On average 23% of all critical assets had a compromising attack towards them involving a technique that was classified as cross platform. The attack originated on- prem and the asset was a cloud entity, or vice versa

Bottom line: You are not alone in the cloud. The XM Cyber Research team predicts this number will only grow due to the accelerated digital transformation across enterprises as we are already seeing this number increase looking into 2022.

The Road Less Traveled

With the attack path management platform continuously and safely running simulated scenarios 24/7 against the newest threats, not all attack paths are successful. By saving analyst time and cutting off attack paths at key choke points, with a least cost, maximum impact approach we can reveal how organizations using XM Cyber in fact have 80% less issues to remediate by knowing where to disrupt attack paths.

80% less issues to remediate by knowing where to disrupt attack paths

80% of entities were discovered with security issues however they did not put at risk or attack any critical asset, meaning, they were dead ends. Typically security teams would have worked to resolve these issues, defocusing their
efforts on what really matters. As a result, there is no need to focus time and resources to fix these issues immediately as they don’t pose a threat, regardless of the vulnerability severity or how many alerts there are. In a typical enterprise this would be thousands of vulnerabilities and alerts that security teams receive which they don’t need to deal with as urgent.

Bottom line: Understanding attack paths and attack vectors — and how the smart practice of attack path management can minimize risk — should be a key priority for defenders. We can’t defend effectively against what we can’t see, which means that visualization of attack paths, and the risk they present to business-critical assets, is one of the best tools we have to know where to focus our resources and how to protect our business.


Key Findings across On-prem and Cloud

Attack paths can become very complex in hybrid network architectures. The research shows the security gaps and attack techniques that exist across our on-prem and cloud environments and how important it is to not just focus your security efforts on a specific environment but to view your critical assets holistically across all environments in the network.
Businesses do not always clearly define a strategy in their migration to the hybrid cloud world.
Organizational decisions can be made to allow individual units to adopt their own migration strategies but sometimes business units make their own arbitrary decisions to source cloud resources without input from IT. Sometimes the lack of a single strategy is down to wider business events, like if an organization with one cloud vendor acquires or merges with another organization using a different cloud vendor. This unplanned large scale of cloud environment complexity and attack surface volume affects security across the entire enterprise IT resources, including: your assets, network security, security of your platform, and application security.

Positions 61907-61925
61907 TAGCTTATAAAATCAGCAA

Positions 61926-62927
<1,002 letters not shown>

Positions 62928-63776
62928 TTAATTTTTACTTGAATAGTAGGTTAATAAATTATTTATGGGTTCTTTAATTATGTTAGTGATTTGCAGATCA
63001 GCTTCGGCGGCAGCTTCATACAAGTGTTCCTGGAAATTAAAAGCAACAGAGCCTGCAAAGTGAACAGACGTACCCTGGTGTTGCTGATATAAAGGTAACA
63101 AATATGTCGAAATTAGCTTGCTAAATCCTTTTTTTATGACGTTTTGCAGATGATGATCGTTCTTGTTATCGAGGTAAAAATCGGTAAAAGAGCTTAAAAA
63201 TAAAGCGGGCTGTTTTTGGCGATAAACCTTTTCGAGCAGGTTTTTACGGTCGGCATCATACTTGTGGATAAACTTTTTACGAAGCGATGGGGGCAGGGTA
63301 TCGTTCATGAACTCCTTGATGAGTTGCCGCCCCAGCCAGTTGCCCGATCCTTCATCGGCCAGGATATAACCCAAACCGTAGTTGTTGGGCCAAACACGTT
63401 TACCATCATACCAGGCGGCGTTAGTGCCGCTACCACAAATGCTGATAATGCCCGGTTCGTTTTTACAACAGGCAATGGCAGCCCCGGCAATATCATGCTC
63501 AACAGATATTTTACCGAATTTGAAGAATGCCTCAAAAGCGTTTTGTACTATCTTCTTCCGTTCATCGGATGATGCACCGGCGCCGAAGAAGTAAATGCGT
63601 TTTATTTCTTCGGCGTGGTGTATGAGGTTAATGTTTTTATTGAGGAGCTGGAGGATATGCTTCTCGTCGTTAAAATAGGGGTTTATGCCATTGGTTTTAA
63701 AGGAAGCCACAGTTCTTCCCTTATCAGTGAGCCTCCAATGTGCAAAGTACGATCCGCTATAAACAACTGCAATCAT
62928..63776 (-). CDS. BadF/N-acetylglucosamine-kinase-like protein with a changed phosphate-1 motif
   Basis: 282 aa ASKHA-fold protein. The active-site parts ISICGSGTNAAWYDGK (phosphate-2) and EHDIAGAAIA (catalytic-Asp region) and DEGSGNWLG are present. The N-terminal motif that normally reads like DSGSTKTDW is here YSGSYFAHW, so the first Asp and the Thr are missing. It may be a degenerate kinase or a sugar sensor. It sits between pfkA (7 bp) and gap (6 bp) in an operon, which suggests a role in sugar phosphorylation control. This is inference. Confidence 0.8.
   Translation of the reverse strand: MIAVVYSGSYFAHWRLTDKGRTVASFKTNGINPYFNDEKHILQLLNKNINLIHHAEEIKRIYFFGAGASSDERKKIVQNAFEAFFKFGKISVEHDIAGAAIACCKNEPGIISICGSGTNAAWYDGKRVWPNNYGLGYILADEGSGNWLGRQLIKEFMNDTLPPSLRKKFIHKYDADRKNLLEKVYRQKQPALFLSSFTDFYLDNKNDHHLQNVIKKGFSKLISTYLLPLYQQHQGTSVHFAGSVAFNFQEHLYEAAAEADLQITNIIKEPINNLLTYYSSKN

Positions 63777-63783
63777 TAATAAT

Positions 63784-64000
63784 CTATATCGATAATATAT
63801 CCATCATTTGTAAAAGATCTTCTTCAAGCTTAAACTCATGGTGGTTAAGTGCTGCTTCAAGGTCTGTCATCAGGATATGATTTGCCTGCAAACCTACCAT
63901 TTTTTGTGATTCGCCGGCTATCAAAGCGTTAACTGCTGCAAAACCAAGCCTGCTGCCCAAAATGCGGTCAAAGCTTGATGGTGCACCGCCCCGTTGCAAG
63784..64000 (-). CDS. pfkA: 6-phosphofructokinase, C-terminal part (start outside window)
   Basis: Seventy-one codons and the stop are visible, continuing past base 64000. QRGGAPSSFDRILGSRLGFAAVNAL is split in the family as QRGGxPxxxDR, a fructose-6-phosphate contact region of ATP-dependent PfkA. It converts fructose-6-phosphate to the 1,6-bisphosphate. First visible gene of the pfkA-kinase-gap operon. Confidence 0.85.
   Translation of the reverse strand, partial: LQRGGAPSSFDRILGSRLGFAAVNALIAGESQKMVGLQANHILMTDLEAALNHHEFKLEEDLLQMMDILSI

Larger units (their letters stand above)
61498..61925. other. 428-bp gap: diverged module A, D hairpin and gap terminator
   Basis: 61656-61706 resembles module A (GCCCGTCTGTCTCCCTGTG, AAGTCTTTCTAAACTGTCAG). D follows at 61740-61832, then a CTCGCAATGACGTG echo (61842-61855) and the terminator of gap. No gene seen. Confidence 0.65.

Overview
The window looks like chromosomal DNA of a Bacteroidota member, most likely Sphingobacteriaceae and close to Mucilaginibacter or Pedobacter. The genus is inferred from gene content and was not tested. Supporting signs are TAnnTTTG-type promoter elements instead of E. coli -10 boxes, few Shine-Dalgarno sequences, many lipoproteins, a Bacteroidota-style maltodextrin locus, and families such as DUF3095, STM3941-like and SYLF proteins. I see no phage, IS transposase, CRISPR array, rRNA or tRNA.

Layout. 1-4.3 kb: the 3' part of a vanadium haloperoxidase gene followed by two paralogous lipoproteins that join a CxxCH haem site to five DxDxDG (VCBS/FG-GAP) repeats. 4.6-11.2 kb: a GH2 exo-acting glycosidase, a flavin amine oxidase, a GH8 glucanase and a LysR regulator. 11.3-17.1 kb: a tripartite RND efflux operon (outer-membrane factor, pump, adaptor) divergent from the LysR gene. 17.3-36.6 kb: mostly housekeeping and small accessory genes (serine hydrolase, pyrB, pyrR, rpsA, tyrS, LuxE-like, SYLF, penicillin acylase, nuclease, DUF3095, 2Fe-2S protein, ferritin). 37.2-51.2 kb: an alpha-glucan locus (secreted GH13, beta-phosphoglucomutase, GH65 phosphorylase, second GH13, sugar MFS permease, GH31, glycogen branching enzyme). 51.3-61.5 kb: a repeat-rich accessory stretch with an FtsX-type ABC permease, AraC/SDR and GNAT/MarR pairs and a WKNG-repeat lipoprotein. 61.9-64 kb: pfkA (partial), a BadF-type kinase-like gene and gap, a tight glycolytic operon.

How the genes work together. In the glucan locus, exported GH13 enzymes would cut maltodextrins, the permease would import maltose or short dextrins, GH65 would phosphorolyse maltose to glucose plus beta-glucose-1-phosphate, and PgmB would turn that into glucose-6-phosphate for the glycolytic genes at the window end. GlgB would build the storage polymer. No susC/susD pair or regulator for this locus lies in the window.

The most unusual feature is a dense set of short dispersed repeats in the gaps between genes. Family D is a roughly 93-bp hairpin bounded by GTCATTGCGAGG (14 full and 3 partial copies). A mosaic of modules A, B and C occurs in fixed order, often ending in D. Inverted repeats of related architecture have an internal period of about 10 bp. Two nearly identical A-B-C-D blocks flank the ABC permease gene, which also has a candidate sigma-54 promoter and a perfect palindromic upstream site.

The XM Cyber Research team key finding: an Intune Administrator user was able to compromise Active Directory. In the finding below a compromised on-prem desktop offers a low complexity aftack path to compromise Active Directory via Azure.


Here is an example of how an attacker can compromise Active Directory:

Hop 1: the initial breach point is via compromise of a Windows machine 

Hop 2: the attacker steals domain credentials from the breach point

Hop 3: the hacker takes the access token from the compromised endpoint and uses it to authenticate to the Azure tenant

Hop 4: the compromised access token has Intune privileges and allows attacker to execute commands back on the on- prem critical asset machine(s)

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The XM Cyber Research team took an extended look into the attack techniques used specifically in Hybrid Cloud, AWS and Azure environments:

Hybrid Cloud

38% of Azure organizations had Cloud to On-prem techniques used in their environments

41% of hybrid cloud organizations (more than one cloud vendor) had On-prem to Cloud techniques used in their environments

95% of users have long term access keys attached to them which can be exposed creating risk to critical assets


Bottom line: Even by design, identities can be leveraged in order to perform lateral movement to the cloud and from the cloud, there is a large probability that even if it is built by design it can still lead to compromise. Our research reveals organizations have a disconnect between the cloud and on- prem networks - in many cases you have devops teams that manage X, while the enterprise team that manages Y, but no context to connect between them - these attacks reveal the hidden connection between them as they really are a sight unseen. Only by seeing attack paths across hybrid networks can teams collaborate and understand how to close gaps efficiently.


75% of organizations have an external facing EC2 machines posing risk to critical assets